The International Criminal Court (ICC) in The Hague has rejected an appeal by the Congolese militia leader, Thomas Lubanga, against his conviction for using child soldiers. He was the leader of the Union of Congolese Patriots (UPC), an ethnic Hema militia which was active in the war that started in the Ituri region in north-eastern DR Congo.
A five-judge panel rejected Lubanga’s appeal and his demands to reduce his sentence of 14years imprisonment. Presiding judge Erkki Koroula said the evaluation of the facts by the trial chamber was “reasonable.” Lubanga became the first person to be convicted by the ICC two years ago.
During the rebellion that he was heading, Lubanga was alleged to have knocked at people’s doors and forced them to support his campaign by donating cash, cow or offering a child to fight in his army. According to the prosecutors, Children below the age of 15 were recruited into his army and sent to the frontline to fight. Some of them were only 11years old. Labunga was arrested in Kinshasa in 2005 and brought to Hague the following year.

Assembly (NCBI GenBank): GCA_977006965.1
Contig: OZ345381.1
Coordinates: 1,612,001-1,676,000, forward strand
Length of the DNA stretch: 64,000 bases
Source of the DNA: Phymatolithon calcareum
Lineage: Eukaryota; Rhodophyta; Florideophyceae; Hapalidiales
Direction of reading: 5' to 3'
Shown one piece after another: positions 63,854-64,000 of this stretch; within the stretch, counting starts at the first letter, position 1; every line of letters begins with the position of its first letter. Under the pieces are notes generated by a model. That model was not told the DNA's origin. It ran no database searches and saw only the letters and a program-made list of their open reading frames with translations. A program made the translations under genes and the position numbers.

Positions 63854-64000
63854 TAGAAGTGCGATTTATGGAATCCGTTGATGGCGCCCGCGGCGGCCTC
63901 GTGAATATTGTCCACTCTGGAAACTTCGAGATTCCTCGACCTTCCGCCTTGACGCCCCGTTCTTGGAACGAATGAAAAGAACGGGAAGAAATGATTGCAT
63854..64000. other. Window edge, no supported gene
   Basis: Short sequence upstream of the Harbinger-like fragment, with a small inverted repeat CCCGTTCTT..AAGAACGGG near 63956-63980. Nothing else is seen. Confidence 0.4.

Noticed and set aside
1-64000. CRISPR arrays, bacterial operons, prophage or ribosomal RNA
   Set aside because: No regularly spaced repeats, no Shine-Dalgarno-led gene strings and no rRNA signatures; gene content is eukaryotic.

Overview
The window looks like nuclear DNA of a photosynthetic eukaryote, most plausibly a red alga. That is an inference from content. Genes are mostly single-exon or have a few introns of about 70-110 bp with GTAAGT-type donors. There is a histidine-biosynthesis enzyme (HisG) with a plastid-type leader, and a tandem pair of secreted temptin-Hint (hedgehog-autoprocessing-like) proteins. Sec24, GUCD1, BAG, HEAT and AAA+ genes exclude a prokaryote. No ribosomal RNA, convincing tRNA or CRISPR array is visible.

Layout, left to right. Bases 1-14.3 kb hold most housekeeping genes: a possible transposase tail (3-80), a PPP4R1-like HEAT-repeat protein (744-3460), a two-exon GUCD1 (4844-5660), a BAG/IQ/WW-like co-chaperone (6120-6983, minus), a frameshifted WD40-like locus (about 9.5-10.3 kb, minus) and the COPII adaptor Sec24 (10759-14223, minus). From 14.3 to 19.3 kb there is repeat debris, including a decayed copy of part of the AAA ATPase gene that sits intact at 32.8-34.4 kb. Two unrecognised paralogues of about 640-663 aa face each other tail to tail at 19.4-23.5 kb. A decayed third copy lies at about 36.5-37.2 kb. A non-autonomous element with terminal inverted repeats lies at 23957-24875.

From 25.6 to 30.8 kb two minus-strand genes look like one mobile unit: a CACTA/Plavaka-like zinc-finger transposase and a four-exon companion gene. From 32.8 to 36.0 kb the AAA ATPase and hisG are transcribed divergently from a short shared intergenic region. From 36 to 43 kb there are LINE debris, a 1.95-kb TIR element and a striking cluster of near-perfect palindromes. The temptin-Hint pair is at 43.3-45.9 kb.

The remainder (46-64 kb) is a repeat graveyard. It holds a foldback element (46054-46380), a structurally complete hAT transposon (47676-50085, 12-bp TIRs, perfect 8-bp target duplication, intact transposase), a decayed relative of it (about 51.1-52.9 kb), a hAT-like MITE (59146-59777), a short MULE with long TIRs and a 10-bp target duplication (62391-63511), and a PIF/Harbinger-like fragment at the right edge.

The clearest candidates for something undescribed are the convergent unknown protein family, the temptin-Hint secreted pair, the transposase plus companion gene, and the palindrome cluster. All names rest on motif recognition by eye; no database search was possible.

The conflict which started in 1999 and ended in 2003 centered on the fight for control over the gold-rich Ituri region. Around 50,000 people are estimated to have lost their lives during conflict. Six different militias were included in the conflict which began as a local struggle of land and resources, and escalated as arms proliferated and members of the Ugandan army became involved.
Thomas Lubanga could however be back in the streets by next year because he has served two-thirds of his jail term thereby making him eligible for early release. The one time war leader has a degree in psychology.